The Personality Trait That Is A Sign Of Poor Mental Health

This personality trait is linked to mental health problems.

This personality trait is linked to mental health problems.

Being impulsive can be a sign of poor mental health, research finds.

People who are impulsive tend to prefer a small immediate reward over a larger reward later on.

Impulsive people tend to act on their immediate thoughts and emotions without thinking about the consequences.

In other words, impulsive people want to have fun now, not later — even if waiting is more sensible.

People who are depressed, have bipolar disorder, schizophrenia or some eating disorders are more likely to be impulsive.

Psychologists can measure this type of impulsivity with a test of  ‘delay discounting’.

Delay discounting is the idea that people tend to discount a reward more, the longer the delay until they receive it.

So, psychologically, $5 right now is worth more than $10 in three weeks time.

Or, as the proverb has it: a bird in the hand is worth two in the bush.

People who can delay their gratification find it easier to wait for their rewards.

However, people with schizophrenia, bipolar disorder and borderline personality disorder find it particularly hard to delay gratification.

The conclusions come from a review of 43 separate studies.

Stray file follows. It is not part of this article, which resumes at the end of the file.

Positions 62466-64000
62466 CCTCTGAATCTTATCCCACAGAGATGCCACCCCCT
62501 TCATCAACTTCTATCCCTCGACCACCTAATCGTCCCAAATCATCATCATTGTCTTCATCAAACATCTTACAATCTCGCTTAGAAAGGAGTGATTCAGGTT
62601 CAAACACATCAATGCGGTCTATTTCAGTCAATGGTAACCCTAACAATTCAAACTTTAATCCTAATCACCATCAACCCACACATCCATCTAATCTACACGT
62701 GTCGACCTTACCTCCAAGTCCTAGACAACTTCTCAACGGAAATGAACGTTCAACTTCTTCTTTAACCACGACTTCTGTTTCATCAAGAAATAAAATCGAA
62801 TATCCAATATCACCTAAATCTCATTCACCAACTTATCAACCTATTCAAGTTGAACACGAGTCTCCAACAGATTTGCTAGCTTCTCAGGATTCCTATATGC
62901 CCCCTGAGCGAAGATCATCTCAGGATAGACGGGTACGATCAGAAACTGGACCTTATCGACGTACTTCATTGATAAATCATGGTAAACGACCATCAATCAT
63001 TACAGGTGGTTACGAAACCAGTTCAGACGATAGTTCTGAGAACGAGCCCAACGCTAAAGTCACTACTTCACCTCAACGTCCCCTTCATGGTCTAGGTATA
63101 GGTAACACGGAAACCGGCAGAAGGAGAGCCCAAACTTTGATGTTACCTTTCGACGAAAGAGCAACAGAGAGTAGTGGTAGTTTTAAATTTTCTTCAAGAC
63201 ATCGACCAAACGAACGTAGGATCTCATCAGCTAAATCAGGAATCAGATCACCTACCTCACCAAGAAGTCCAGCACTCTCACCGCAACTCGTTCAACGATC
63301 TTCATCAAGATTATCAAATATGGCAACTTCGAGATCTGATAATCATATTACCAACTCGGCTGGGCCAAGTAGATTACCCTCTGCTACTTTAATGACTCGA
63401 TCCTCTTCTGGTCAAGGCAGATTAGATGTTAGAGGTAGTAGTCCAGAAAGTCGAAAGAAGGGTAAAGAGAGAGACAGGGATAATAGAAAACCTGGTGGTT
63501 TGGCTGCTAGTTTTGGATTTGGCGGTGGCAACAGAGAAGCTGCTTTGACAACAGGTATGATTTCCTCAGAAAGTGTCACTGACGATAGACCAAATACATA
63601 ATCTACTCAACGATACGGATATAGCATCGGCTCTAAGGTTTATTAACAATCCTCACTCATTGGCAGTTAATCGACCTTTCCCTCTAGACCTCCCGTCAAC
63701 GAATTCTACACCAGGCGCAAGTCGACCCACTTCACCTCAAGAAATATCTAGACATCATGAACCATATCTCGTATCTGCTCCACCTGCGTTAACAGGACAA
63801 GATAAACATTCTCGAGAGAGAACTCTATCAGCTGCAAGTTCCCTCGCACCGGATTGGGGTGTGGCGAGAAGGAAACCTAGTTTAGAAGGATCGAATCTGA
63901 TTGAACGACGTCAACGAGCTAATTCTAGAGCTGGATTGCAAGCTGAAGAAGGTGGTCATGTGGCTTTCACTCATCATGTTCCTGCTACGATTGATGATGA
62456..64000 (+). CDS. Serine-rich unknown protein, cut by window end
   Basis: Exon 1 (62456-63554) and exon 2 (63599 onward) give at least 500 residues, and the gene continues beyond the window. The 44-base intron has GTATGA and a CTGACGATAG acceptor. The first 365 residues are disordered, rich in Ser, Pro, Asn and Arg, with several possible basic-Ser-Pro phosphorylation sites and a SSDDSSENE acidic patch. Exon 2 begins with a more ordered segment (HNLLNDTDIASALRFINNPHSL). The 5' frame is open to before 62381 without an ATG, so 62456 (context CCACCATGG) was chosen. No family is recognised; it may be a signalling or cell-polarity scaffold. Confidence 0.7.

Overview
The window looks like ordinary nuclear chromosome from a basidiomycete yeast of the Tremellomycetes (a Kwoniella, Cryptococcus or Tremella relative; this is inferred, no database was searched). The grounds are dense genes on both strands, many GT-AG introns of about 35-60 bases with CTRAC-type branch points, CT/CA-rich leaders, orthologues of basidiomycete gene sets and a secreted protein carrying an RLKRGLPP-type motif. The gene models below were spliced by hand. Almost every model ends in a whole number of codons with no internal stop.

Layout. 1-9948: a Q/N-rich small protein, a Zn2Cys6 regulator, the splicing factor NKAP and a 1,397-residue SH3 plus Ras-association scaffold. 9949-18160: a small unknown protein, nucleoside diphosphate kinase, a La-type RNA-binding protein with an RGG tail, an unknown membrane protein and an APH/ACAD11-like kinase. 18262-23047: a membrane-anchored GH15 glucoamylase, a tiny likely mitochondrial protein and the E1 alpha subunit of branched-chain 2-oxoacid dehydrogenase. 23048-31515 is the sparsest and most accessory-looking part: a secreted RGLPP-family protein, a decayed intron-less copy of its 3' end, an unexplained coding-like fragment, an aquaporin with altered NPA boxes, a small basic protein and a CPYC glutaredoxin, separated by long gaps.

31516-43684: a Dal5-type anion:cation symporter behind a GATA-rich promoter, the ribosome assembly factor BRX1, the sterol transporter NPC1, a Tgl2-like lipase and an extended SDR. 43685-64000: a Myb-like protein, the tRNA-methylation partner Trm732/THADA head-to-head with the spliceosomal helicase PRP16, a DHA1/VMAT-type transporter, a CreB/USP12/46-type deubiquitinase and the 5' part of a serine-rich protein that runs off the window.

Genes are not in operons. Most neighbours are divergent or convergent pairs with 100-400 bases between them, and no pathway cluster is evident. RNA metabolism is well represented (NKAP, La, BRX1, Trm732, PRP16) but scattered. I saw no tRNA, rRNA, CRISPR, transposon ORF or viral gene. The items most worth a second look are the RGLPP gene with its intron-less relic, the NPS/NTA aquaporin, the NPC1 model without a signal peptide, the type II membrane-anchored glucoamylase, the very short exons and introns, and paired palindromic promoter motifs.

Dr Michael Amlung, the study’s first author, said:

“The revelation that delay discounting is one of these ‘trans-diagnostic’ processes will have a significant effect on the future of psychiatric diagnosis and treatment.”

Among people with mental health problems, though, anorexia was the exception.

People with anorexia tend to make excessively self-controlling decisions.

This makes sense given that anorexia is a disorder characterised by a very high level of self-control over eating behaviours.

Professor Randi McCabe, study co-author, said:

“Examining factors that cut across psychiatric disorders, such as delay discounting, helps to illuminate commonalities and distinguishing characteristics amongst disorders that then guide further research on treatment and prevention.”

The study was published in JAMA Psychiatry (Amlung et al., 2019).

Author: Dr Jeremy Dean

Psychologist, Jeremy Dean, PhD is the founder and author of PsyBlog. He holds a doctorate in psychology from University College London and two other advanced degrees in psychology. He has been writing about scientific research on PsyBlog since 2004.

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